"Here I am," he replied.
"Take your son, your only son, Isaac, whom you love, and go to the region of Moriah. Sacrifice him there as a burnt offering on one of the mountains I will tell you about."
To his credit, the preacher mentioned that this story is a little problematic. Then he went on to extract the moral that we ought to loosen our grip on our ideas about ownership ... that we ought not be Consumers above all, and that we should be willing to give God whatever God demands. That bit of scolding was good for me, because the message about holding loosely to things and releasing my consumer identity is definitely a message I need to hear.
But this lukewarm approach to the story of Abraham and Isaac still strikes me as sort of ... how do I say this nicely? Morally deficient?
OK, so I'll grant that we shouldn't be all grabby about our possessions. Great. But it makes me a bit queasy to see Abraham held up as a paragon of virtue when he holds his morals so loosely that he's willing to stoop to human sacrifice. I mean, it's not like this is some abstract theological question about an event that could only happen in the context of a Middle Eastern sacrificial system. No, apparently people have to answer this question on a fairly regular basis. When the voice of God pops into your head and tells you to kill your children, what should you do?
I don't know how much theological arguments can influence people with schizophrenic disorders. Maybe not at all. But my answer to the question is: if that voice in your head tells you to do something evil, like murder your children, call "bullshit". You can be pretty sure that it's not the voice of God.
Oh, but what if God has changed her mind and decided that in this situation, it is actually good to kill your child!?
Maybe God knows good and evil, but she doesn't make them out of thin air. Power does not imply goodness. Or in the words of T.H. White, might does not make right.
Therefore, if you're worshiping a God who obliterates entire races of people, and demands child sacrifice, and deceives his followers about the nature of good and evil, then you've been tricked. You aren't worshiping a good God, you're worshiping an evil spirit. And by worshiping it, you empower it. You are complicit in it. If it continues to hold sway over the earth, then to some small degree, it's your fault.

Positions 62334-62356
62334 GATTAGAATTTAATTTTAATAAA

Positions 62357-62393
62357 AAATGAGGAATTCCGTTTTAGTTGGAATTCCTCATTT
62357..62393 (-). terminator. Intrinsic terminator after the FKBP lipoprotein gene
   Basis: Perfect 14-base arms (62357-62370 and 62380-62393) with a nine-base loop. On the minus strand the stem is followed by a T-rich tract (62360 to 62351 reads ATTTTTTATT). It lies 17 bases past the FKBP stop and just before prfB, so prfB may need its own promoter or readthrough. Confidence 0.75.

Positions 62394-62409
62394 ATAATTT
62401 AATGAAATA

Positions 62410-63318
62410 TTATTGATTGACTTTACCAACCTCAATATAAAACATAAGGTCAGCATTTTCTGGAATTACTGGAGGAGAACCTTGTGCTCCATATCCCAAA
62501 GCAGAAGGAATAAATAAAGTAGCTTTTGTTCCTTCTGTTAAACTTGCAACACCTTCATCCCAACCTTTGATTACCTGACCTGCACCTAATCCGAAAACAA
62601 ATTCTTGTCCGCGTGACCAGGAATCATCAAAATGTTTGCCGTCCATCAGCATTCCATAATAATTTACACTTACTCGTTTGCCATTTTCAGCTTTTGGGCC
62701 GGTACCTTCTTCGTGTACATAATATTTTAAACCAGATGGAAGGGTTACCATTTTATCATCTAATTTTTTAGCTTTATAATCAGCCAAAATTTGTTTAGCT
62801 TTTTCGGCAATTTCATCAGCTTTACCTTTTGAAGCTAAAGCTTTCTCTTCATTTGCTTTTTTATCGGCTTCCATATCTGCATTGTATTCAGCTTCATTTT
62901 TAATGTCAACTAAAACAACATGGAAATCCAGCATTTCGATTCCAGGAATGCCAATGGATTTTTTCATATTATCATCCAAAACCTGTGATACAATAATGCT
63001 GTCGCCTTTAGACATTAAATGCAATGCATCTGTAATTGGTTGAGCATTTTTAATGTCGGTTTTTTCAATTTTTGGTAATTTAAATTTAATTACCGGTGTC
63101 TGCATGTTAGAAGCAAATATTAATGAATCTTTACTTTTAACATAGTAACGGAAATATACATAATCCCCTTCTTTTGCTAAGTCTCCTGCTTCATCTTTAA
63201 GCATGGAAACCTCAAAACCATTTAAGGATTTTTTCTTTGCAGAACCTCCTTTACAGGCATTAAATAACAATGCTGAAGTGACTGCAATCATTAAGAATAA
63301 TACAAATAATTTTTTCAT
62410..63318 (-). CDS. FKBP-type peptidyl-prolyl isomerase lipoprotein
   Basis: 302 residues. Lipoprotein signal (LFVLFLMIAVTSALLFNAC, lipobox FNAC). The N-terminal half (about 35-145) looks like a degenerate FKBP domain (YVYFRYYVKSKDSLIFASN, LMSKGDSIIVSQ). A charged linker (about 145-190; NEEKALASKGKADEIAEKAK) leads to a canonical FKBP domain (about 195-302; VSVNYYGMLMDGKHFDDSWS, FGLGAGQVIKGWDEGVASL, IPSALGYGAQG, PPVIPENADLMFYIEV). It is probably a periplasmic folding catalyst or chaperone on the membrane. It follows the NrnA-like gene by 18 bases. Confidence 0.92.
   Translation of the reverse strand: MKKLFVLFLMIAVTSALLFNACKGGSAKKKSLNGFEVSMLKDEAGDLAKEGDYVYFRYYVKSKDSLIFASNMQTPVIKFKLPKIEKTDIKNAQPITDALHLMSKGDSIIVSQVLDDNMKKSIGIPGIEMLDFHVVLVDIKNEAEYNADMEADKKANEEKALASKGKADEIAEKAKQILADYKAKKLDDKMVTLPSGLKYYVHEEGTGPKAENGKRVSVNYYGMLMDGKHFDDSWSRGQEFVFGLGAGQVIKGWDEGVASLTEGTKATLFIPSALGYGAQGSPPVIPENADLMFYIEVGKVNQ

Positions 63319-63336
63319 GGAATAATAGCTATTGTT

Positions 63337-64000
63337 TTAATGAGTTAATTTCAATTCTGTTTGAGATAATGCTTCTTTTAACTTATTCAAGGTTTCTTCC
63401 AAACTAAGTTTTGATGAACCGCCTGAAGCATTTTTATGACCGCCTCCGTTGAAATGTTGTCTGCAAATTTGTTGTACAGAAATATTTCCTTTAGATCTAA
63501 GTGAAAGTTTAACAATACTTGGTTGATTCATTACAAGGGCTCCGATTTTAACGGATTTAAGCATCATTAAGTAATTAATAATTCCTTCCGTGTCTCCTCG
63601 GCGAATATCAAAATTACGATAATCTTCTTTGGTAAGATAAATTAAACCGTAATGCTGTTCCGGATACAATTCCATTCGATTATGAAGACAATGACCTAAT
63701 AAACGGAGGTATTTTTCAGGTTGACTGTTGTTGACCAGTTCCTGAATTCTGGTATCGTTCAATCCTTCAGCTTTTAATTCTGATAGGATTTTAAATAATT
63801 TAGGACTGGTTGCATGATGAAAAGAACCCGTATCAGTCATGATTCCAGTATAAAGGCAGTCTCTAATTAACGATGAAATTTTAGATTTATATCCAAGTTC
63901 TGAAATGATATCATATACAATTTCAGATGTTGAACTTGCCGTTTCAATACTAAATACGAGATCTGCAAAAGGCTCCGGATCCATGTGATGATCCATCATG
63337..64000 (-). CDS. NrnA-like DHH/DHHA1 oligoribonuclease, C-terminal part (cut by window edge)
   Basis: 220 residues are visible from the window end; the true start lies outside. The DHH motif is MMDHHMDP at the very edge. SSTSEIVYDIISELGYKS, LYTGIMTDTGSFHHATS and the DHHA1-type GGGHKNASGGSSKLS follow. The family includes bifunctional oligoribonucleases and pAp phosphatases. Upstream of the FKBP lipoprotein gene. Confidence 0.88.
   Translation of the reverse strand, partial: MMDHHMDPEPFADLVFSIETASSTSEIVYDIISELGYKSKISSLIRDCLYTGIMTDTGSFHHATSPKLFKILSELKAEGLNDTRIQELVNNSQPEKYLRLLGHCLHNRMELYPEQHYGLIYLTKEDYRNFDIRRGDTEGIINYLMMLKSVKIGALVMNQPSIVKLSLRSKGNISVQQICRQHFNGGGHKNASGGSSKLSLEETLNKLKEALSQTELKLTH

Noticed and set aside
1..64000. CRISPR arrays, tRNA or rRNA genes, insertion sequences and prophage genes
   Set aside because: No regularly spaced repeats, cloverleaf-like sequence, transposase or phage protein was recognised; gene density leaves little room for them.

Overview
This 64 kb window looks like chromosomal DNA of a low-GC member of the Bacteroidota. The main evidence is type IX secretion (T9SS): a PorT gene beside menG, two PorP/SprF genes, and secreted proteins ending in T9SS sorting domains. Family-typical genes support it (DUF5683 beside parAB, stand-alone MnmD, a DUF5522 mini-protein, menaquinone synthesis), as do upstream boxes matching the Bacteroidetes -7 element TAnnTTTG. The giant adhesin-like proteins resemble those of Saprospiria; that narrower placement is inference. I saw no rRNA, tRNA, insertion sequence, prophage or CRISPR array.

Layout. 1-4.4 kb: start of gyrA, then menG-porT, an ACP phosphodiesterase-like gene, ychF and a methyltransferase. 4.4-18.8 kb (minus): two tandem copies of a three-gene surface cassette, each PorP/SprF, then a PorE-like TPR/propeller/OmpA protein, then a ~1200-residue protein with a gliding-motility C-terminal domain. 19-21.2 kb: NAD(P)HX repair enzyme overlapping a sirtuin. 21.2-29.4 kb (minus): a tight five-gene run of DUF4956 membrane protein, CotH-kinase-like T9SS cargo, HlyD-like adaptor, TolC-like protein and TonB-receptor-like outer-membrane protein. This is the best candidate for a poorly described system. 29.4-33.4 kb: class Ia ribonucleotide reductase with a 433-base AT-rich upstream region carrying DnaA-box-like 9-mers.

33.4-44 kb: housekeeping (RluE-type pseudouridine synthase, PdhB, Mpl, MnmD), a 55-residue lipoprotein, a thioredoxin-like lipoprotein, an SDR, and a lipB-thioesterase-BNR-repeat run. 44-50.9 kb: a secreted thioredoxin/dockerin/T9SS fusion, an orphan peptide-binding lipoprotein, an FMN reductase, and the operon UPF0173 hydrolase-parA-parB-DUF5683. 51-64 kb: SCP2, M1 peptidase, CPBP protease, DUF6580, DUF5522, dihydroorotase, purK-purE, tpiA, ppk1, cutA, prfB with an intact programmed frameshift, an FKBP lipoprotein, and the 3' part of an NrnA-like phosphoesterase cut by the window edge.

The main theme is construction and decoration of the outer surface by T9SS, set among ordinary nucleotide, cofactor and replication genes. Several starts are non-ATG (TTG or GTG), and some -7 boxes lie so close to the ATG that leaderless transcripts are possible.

After the sermon ended, a husband and wife stood up to share some thoughts before the eucharist; in our tradition we call them "communion meditations". And while I wish they had said something different, I can't really blame them for what they did next. They began juxtaposing scriptures about the sacrifice of Isaac with scriptures about Jesus, implying that just as Abraham was willing to sacrifice Isaac to God, God was willing to sacrifice Jesus to God, so that our sins could be forgiven.
Like I said, I can't really blame them. The metaphor pops up in the text over and over again, and if somehow God can be good while also demanding child sacrifice, well then of course God can be good while demanding adult sacrifice. God can't just forgive the sins of the world, somehow reparation has to be made, God's wrath has to be "satisfied". Jesus has to be the perfect sacrificial lamb.
On my more generous days, when I read those things, I can imagine how they were helpful to someone. But the only people I can imagine who might have taken away more good than evil from those metaphors were premodern Jews, who had no inkling about the philosophies of liberal humanism, and whose worldview was steeped in blood and sacrificial mystery.
Now I understand why the church spends so much time literally interpreting biblical stories, giving churchgoers background about the Jewish sacrificial system, praying for rain, disparaging other religions and allowing a tribal deity's murders and genocides to go unexamined. It's because almost all of its sacred texts were written for an audience of premodern Jews. The only way to make any sense of the Bible, really, is to squeeze one's postmodern, liberal humanist mind into a premodern, Jewish worldview. It's only then that the theology of penal substitutionary atonement can be self-evidently beautiful, and it's only then that we can ignore the dissonance between God's claims to be huge and eternal and God's apparent distaste for shrimp, polyester and homosexuals. It's only then that it makes sense to say "Jesus ascended into heaven" rather than "Jesus flew off into space".
Consequently, my current task at church has become translation. Maybe this has even become my approach to theology in general. How can we understand the Christian story -- what metaphors can we use -- that will make it powerful and engaging for people who haven't spent their whole lives training to be premodern Jews? More practically, how can I make it through a church service without being offended at the wicked, petty God that my fellow Christians worship?
It's a tricky proposition, and though I think I've come a long way in the past few years, I'm still hunting the used bookstores for a pocket dictionary translating between "postmodern liberal humanist" and "premodern Jew". Wish me luck.